David Bolton angrily attacked the Pensions Protection Fund (PPF) for forcing the cashmere company and its UK trading subsidiaries into administration.
Dawson's shares were suspended on AIM last week as the costs of funding the group's defined benefit pension scheme became unsustainable.
Administrators from KPMG were appointed last night but do not plan to make any redundancies at the moment.
Mr Bolton told The Herald he expects the Barrie arm to survive, although he was not yet involved in attempts to buy the company.
He said: "I believe there is already sufficient interest in the Barrie business for it to have some guarantee of a good future. Jim Carrie, the managing director, is a great guy and I have every confidence he will be able to steer it going forward.
"I just hope the administration is kept to a minimum so certainty for the employees, customers and suppliers can return in as short a time as possible.
"I would be absolutely amazed if there was not serious interest expressed in buying it by a number of parties. It is a great business and I hate to think the PPF have damaged it."
The US knitwear business, Dawson Forte, is not hit by the administration.
Dawson, once owner of names like Pringle and Ballantyne and of significant US operations, is responsible for funding a scheme which has around 3320 members, although only 56 of these are active.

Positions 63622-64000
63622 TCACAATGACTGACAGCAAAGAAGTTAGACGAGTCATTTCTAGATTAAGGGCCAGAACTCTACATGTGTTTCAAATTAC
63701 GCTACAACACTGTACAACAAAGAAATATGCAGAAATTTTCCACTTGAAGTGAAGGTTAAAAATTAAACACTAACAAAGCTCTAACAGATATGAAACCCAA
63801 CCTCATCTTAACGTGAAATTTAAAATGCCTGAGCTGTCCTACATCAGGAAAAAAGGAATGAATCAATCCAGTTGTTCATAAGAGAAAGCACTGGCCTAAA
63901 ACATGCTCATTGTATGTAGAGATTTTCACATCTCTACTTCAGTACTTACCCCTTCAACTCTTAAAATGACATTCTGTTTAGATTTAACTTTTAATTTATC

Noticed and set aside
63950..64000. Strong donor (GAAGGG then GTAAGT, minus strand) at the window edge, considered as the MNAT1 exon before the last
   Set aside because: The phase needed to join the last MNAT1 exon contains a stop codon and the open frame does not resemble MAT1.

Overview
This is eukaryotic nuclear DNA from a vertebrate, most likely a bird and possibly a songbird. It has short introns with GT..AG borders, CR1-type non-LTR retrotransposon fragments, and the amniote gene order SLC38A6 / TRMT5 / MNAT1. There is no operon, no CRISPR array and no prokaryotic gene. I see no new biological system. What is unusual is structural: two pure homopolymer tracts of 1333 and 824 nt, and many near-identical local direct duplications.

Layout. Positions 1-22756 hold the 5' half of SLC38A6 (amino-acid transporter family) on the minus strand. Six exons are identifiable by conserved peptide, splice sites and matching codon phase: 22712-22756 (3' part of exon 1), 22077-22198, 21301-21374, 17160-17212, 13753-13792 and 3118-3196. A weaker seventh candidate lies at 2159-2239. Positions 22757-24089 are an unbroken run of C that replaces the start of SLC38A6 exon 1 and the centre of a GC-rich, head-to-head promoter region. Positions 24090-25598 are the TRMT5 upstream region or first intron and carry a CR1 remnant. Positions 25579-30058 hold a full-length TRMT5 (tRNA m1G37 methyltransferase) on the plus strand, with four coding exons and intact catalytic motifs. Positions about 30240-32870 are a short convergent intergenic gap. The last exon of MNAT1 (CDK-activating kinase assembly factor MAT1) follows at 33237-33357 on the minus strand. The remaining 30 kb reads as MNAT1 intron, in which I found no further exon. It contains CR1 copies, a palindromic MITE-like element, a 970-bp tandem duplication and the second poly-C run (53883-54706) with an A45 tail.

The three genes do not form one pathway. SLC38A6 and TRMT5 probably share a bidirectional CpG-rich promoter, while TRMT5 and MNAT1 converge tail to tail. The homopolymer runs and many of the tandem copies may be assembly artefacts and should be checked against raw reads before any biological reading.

In July, Dawson failed to agree a rescue package for the scheme with the PPF, which provides compensation to members of eligible schemes where there is a qualifying insolvency.
Around 1900 former Dawson employees who are working for other companies are facing cuts of at least 10% in their pensions.
Gary Fraser and Blair Nimmo, from KPMG, were appointed as administrators of Dawson International, Dawson International Trading Limited and Dawson International Holdings (UK) Limited.
Mr Nimmo said: "We do see there being quite a lot of interest and will try to sell the business as a going concern. This is a business with a long trading history which has been profitable in the recent past. Already two or three parties have indicated an interest."
The last published deficit on the fund was £11m. Dawson made a £550,000 profit last year after paying £2.2m pension costs.
Dawson proposed making a one off payment to the Pension Protection Fund and awarding it a 33% stake in the group in the hope this would allow it to trade through its difficulties however, the fund refused.
Mr Bolton added: "Longer life expectancy increases pension obligations, while returns on assets are currently reduced. Companies need help. Instead, they are penalised.
"In the last four years Dawson has made deficit payments of some £4m but, in addition, has been obliged to fund £5m of pension related fees and levies.
"There are no winners other than advisers who profit. It benefits no one to have companies fail."